Welcome to the Society of Saint John the Evangelist

Meditations

Week 6 Day 6: Proclaiming Our Hope

“Many Samaritans from that city believed in him because of the woman’s testimony…”
John 4:39

Proclaiming Our Hope
I think one of the things we can do is Christians is to ‘testify’ to God’s love for us. We can do that with our words, but we can also do that with our actions. How will the people at work know that God loves you?

-Br. James Koester



Transcript:

This week, we’re thinking about what it means to give testimony or testify to God’s love, in a sense to be God’s heart, God’s hands, God’s voice in the world.  And I’m looking specifically at the story of the Samaritan woman in the fourth chapter of the Gospel of John. I love this story because it’s both deeply encouraging to me and also a little terrifying. You’ll know the story. Jesus encounters the woman of Samaria at the well. He asks for some water, and they enter into this conversation. At one point, Jesus says, “Go and tell your husband,” and she says, “I have no husband,” and Jesus says, “You’re right you have no husband, you’ve had seven husbands, and the one you have now is not your husband.” A few moments later in the story, the woman goes into the city, and this is the part I find encouraging and terrifying. She says, “This man has told me everything I’ve ever done.”

Just imagine for a moment having somebody know everything you’ve ever done. That can be both encouraging and terrifying, but I find it mostly encouraging, because I think the point of this story is how much Jesus loved the woman. He loved her not in spite of everything she’d ever done, but I think because of everything she’d ever done. The woman went into the city and told everybody about Jesus. She testified to Jesus through her words, but she was really testifying to God’s love for her. “This man told me everything I’ve ever done, and he wasn’t ashamed or embarrassed, or rejected me.”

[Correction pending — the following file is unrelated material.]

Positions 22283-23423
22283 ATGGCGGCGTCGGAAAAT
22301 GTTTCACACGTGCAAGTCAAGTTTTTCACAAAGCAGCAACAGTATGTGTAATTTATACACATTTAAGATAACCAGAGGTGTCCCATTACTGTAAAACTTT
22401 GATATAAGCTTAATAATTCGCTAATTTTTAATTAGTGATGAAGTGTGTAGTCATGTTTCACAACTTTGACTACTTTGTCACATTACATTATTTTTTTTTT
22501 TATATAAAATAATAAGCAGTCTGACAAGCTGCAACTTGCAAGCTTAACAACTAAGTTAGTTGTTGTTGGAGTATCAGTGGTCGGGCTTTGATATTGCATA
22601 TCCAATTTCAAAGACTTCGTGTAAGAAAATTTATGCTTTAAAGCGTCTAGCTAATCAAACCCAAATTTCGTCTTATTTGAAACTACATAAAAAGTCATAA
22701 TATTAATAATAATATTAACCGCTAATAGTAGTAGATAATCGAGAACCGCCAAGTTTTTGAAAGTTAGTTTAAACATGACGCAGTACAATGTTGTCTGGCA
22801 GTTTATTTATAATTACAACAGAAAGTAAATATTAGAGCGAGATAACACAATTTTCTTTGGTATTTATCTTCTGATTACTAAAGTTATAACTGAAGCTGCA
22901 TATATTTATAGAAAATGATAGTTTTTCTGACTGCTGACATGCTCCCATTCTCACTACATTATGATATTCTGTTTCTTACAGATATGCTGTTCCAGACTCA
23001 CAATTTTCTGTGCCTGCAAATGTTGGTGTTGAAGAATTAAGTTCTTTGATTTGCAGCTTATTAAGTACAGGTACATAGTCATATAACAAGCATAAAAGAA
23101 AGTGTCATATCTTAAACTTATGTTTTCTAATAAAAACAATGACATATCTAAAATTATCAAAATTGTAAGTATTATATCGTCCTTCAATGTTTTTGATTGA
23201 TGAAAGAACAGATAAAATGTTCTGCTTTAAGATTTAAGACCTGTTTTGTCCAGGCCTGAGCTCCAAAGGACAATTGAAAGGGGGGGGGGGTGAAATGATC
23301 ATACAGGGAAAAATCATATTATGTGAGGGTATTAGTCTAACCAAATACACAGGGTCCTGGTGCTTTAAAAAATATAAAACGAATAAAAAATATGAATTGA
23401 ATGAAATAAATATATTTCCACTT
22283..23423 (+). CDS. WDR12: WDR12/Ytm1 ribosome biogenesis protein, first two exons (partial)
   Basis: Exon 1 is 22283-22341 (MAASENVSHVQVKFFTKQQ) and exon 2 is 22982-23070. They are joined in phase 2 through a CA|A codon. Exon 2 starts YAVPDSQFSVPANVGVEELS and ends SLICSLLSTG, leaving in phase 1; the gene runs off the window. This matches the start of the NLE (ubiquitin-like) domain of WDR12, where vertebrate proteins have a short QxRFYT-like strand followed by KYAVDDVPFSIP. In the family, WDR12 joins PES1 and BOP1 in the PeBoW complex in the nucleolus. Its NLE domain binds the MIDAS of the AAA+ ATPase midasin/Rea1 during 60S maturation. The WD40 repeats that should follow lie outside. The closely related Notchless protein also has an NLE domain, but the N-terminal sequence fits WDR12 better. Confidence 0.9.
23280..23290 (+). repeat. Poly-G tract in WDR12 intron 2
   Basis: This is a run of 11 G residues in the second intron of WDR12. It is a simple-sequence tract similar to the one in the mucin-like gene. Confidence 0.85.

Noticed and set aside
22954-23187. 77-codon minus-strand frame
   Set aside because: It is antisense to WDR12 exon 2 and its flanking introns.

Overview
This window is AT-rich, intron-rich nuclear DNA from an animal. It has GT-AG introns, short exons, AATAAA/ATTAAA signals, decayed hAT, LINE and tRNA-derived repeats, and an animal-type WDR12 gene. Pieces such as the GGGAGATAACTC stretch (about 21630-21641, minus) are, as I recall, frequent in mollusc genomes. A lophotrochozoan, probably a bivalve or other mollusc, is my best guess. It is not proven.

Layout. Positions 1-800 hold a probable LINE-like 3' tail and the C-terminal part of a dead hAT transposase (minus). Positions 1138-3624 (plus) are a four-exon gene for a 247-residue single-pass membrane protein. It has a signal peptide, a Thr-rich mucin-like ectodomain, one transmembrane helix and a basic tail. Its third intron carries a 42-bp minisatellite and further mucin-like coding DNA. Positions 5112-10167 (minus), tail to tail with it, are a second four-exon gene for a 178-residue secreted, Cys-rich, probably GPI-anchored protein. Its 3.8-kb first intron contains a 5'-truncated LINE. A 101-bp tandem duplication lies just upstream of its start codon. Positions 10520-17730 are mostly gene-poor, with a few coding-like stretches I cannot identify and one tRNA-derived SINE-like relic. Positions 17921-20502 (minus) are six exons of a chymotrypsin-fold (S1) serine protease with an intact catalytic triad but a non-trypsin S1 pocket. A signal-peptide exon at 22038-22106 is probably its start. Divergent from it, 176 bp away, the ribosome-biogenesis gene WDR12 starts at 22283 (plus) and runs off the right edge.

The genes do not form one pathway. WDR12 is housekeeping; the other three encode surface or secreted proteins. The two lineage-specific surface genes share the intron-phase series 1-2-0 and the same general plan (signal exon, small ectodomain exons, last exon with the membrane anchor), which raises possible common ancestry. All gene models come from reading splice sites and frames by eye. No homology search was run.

I think one of the things we can do is Christians is to ‘testify’ to God’s love for us. We can do that with our words, but we can also do that with our actions. So, this week, you might want to think of, “How can I testify to God? How can I proclaim God’s love for me, both in word but also in action?” How will the people at work know that God loves you? You might simply want to be kind to somebody who’s having a rough day. You might simply want to offer somebody a cup of coffee or a cup of tea or an ear. Simply being available to God, simply letting them know, in a sense, that you love them is one of the ways in which we can testify to God’s love for us.

We invite you to share your answer in the comments below or using #MeetingJesus

Week 6 Day 5: Declaring What We Have Seen and Heard

“We declare to you what was from the beginning, what we have heard, what we have seen with our eyes, what we have looked at and touched with our hands, concerning the world of life – this life was revealed, and we have seen it and testify to it, and declare to you the eternal life that was with the Father and was revealed to us…”
I John 1:1,2

Declaring What We Have Seen and Heard
I remember leading a retreat once for students, and one of them saying to me, “Tell me what you know.” There was a real hunger, not just for theories, or doctrines, or explanations, but for a real experience of God. And that’s what the world is hungering for.

-Br. David Vryhof



Transcript:

I’ve always been impressed by the very tangible and concrete language that the author of the First Letter of John uses to describe the experience of the Christian community and their relationship with Jesus. He says, “We declare to you what was from the beginning, what we have heard, what we have seen with our eyes, what we have looked at and touched with our hands, concerning the word of life. This life was revealed, and we have seen it and testified to it, and declare to you the eternal life that was with the Father, and was revealed to us.”

Now, recall that this letter is written in the early part of the second century, some 80 years after the death of Jesus, so the author, and the people of whom he’s writing, could not have been physically present when Jesus was on the earth. They could not have seen him and touched him with their hands, literally, but they used this very tangible and concrete language because their experience of him is still so real and so authentic that this language seems to fit their experience.